Jonathan Lister and Kevin Fuhrman

Authors Jonathan Lister and Kevin Fuhrman are set to release a self-published urban fantasy, Welcome to Demos, in January.  I recently corresponded with Jonathan to learn more about the book and how he and Kevin are building buzz around it.

1. Tell me briefly about your book – what is it about and what motivated you to write it?

“Welcome to Demos” is in that urban fantasy vein.  It’s a story about family interactions in a supernatural world where werewolves have lived openly with humans since before recorded history. Basically, we’re looking at the real-life implications of supernatural beings without the “coming out party.”  Everybody’s here, everyone knows it, to the next scene we go.

This story came about from what we saw as a lack of strong male leads in the market.  Our characters aren’t bemoaning their existences, they’re living them and struggling to achieve goals – with some police corruption, gun shot wounds, mysticism and coffee thrown in.

2. How have your sales been?

We recently announced our release date of January 1, 2012.  Kevin’s joked that the interest we’ve generated so far is kind of shocking to him.  In his words: “The Urban Fantasy genre is full of talented and prolific authors and the idea of something we’ve created standing out enough to get this kind of response is a shock to my normally pessimistic nature.”

3. Describe your experience with traditional publishers and how it compares to self-publishing.

From my perspective publishing with a traditional house and then going independent, it’s completely different – 100 percent control is scary, exciting, tiresome and really rewarding all at the same time.  We shopped “Welcome to Demos” to agents at first and we’d get requests for pages only to be turned away without much feedback.  If anything, this teaches us an agent isn’t a mandatory part of the process.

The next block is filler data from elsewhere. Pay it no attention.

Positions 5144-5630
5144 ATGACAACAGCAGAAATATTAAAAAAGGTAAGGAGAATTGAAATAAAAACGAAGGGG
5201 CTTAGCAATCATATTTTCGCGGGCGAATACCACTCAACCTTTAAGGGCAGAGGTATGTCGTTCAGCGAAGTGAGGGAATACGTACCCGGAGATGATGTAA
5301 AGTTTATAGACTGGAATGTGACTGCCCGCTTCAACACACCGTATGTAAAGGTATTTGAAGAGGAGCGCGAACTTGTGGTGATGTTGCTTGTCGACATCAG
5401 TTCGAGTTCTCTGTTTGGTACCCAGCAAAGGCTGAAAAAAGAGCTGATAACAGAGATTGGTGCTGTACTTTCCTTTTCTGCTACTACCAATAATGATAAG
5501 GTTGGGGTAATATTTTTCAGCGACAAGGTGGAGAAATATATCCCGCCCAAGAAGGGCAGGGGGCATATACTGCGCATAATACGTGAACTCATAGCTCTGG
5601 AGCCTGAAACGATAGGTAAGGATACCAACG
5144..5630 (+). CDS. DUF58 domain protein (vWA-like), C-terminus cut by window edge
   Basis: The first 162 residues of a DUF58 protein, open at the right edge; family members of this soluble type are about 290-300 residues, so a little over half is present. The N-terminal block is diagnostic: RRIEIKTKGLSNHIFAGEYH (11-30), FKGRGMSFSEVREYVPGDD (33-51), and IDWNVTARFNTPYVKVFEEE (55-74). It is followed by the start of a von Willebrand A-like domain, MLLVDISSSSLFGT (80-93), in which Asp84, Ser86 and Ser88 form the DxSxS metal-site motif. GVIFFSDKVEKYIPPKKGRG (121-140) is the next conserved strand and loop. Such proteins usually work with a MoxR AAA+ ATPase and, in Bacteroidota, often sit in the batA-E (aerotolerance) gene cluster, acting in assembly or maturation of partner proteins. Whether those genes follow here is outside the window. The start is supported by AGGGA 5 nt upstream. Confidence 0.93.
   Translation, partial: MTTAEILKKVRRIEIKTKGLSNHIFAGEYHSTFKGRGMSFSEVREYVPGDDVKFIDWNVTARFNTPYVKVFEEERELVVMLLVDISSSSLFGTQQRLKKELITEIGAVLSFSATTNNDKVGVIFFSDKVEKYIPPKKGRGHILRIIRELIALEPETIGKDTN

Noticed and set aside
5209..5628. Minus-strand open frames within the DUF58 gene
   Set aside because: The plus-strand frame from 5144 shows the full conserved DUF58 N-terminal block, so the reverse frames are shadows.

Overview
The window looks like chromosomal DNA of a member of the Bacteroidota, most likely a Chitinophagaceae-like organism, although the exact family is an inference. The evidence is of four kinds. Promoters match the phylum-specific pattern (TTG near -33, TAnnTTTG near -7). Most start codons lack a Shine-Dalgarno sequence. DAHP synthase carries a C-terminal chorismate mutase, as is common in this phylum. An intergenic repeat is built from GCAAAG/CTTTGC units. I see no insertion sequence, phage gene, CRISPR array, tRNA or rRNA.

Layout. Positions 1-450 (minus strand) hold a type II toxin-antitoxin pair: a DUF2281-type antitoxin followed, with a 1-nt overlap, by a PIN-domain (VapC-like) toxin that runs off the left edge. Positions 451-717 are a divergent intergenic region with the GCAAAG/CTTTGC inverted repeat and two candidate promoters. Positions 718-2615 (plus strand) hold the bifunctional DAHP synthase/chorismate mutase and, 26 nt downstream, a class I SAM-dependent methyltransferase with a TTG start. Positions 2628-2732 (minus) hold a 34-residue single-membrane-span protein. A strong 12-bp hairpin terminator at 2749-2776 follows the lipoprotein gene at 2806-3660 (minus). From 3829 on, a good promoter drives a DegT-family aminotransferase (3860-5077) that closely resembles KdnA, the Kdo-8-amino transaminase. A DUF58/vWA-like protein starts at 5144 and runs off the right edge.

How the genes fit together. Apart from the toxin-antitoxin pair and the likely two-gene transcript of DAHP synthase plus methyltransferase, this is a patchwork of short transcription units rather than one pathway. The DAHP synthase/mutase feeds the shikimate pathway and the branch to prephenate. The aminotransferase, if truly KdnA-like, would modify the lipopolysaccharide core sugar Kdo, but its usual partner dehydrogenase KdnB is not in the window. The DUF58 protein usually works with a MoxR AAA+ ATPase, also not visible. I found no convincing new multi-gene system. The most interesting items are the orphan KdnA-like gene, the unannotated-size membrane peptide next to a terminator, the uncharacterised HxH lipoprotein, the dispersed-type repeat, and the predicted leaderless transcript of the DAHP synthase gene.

4. How have you liked self-publishing so far?

Exploring the platforms and ways we can distribute material has been fun.  Kevin counts every Twitter follower and Facebook comment as a success.  I watch blog hits like an obsessive grandmother watching a pie bake.

5. What sort of marketing techniques have you used to sell your e-book, and which ones have been most successful?

Our reliance on social media has been by far the most effective way to get the word out about “Welcome to Demos City”.  The modern Internet user is constantly connected to devices during the day.  People have been trained to like and share things they see that appeal to them and it quickly takes on a life of its own.  We use the term “exponential growth curve” a whole lot.

6. Are there any marketing techniques you intentionally avoided or discontinued, and if so, why?

We haven’t avoided some advertising avenues so much as we just haven’t explored them yet.  At this point, we’re not using any paid advertising or book reviews from online bloggers or genre websites.  That could happen down the road, but the ground swell from social media is so much more appealing right now.